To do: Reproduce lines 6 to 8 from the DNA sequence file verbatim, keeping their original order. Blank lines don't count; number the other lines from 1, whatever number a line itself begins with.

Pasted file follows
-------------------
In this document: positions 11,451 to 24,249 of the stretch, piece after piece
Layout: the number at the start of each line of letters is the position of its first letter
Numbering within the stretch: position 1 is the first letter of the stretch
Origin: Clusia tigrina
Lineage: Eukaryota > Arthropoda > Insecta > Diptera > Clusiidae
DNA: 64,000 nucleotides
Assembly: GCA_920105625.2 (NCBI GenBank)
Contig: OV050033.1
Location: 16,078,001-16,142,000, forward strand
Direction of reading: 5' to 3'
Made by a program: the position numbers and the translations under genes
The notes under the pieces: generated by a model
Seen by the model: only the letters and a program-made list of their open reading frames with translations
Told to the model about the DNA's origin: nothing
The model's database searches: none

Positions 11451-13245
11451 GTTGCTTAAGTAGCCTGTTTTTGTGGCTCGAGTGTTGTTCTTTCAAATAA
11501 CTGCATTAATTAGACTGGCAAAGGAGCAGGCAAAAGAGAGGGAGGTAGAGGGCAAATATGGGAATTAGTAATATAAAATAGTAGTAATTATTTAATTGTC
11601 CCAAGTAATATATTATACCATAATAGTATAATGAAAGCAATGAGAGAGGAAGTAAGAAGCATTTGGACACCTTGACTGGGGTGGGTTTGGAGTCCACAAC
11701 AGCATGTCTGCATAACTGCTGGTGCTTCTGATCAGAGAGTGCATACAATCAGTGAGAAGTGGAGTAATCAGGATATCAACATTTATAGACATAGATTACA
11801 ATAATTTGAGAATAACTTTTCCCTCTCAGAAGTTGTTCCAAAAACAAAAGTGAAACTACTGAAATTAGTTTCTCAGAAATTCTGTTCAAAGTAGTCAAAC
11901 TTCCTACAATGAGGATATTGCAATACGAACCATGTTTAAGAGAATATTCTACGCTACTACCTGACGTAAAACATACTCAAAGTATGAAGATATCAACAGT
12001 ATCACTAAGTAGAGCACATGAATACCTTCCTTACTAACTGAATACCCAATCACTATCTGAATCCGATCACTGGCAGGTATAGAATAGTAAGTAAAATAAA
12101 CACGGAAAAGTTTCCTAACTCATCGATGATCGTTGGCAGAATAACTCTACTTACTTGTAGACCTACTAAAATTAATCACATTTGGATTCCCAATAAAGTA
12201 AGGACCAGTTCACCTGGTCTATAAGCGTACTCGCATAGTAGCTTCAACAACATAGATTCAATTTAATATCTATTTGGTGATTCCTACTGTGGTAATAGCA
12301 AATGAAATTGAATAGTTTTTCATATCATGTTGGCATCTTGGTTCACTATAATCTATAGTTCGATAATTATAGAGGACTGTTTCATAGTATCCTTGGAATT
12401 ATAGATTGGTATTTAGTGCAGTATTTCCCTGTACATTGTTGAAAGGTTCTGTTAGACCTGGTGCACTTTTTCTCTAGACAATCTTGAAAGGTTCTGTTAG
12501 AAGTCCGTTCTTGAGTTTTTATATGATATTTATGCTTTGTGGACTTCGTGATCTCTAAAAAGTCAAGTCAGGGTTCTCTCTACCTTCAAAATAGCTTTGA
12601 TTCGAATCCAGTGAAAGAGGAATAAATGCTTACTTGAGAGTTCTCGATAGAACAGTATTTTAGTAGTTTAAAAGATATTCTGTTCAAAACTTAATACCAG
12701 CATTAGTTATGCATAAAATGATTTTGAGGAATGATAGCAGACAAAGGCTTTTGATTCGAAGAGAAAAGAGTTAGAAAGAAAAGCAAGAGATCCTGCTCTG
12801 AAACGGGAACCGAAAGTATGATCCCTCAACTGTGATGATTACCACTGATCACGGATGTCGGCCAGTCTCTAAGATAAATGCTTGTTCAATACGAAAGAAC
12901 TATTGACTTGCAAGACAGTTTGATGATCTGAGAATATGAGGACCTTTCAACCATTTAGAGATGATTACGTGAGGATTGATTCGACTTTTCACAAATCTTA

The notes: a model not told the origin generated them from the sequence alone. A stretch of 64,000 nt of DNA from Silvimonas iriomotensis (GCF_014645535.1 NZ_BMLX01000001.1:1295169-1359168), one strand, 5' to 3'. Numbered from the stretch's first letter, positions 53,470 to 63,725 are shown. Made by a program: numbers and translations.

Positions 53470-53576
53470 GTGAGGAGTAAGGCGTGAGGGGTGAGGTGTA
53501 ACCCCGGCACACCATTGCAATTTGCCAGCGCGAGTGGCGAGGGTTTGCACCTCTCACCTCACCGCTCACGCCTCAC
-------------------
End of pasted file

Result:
DNA: 64,000 nucleotides
Assembly: GCA_920105625.2 (NCBI GenBank)
Contig: OV050033.1